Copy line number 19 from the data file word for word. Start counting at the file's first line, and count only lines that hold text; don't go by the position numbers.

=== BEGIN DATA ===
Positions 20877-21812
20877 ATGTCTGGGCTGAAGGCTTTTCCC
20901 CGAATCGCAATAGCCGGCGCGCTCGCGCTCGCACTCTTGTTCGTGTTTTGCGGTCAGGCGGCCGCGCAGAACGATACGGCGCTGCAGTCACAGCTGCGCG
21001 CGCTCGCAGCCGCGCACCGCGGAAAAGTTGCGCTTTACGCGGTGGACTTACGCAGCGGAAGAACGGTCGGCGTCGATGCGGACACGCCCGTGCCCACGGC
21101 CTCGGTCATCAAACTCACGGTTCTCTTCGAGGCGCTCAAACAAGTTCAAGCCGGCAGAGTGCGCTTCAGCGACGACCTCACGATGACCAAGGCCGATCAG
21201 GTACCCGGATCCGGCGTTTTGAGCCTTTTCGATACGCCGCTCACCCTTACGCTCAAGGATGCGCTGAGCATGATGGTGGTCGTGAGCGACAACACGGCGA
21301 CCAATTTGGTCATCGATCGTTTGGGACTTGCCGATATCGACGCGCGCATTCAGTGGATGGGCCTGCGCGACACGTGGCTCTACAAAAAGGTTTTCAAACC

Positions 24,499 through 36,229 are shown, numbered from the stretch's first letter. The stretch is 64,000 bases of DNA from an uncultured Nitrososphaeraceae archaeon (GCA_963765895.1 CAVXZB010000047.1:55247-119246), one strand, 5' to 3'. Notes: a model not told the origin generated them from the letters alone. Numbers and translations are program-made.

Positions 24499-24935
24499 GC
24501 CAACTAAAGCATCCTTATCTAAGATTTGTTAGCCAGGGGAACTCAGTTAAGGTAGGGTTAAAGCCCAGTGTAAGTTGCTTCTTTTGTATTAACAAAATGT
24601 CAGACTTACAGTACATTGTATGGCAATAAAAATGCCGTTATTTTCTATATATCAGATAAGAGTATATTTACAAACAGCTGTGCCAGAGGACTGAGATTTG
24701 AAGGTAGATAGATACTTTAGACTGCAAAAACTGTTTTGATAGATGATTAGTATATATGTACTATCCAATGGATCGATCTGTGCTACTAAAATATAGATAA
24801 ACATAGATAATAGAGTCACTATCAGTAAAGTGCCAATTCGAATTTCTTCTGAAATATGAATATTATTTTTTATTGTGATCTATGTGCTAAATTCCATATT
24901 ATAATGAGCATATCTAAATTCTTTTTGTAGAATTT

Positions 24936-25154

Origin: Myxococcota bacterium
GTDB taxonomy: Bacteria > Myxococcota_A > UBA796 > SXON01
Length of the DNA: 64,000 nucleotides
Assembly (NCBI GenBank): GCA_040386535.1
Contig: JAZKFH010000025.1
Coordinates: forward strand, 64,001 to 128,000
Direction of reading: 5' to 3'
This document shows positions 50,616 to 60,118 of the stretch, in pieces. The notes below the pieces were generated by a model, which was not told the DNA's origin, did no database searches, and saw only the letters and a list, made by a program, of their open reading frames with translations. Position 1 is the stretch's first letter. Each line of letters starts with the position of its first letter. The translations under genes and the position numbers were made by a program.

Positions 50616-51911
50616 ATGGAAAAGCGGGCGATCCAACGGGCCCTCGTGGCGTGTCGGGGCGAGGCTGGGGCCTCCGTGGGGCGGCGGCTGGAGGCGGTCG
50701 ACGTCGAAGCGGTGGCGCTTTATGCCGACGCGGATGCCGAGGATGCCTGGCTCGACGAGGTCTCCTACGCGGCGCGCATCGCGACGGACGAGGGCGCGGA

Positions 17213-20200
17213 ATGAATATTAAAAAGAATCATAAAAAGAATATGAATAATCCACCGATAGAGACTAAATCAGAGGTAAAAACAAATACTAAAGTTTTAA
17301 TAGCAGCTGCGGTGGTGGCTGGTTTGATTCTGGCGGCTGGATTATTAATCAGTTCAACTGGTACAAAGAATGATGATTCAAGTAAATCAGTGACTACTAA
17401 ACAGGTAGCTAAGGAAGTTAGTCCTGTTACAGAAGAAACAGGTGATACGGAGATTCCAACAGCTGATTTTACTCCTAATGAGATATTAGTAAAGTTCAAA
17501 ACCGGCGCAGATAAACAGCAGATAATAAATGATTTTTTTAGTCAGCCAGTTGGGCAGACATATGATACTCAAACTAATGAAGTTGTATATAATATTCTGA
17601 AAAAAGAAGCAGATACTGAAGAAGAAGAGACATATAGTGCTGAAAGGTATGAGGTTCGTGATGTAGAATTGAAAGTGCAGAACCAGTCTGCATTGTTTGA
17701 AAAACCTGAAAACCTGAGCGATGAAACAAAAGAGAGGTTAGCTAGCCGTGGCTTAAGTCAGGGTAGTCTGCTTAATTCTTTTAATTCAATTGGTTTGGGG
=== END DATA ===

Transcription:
Length of the DNA: 64,000 nucleotides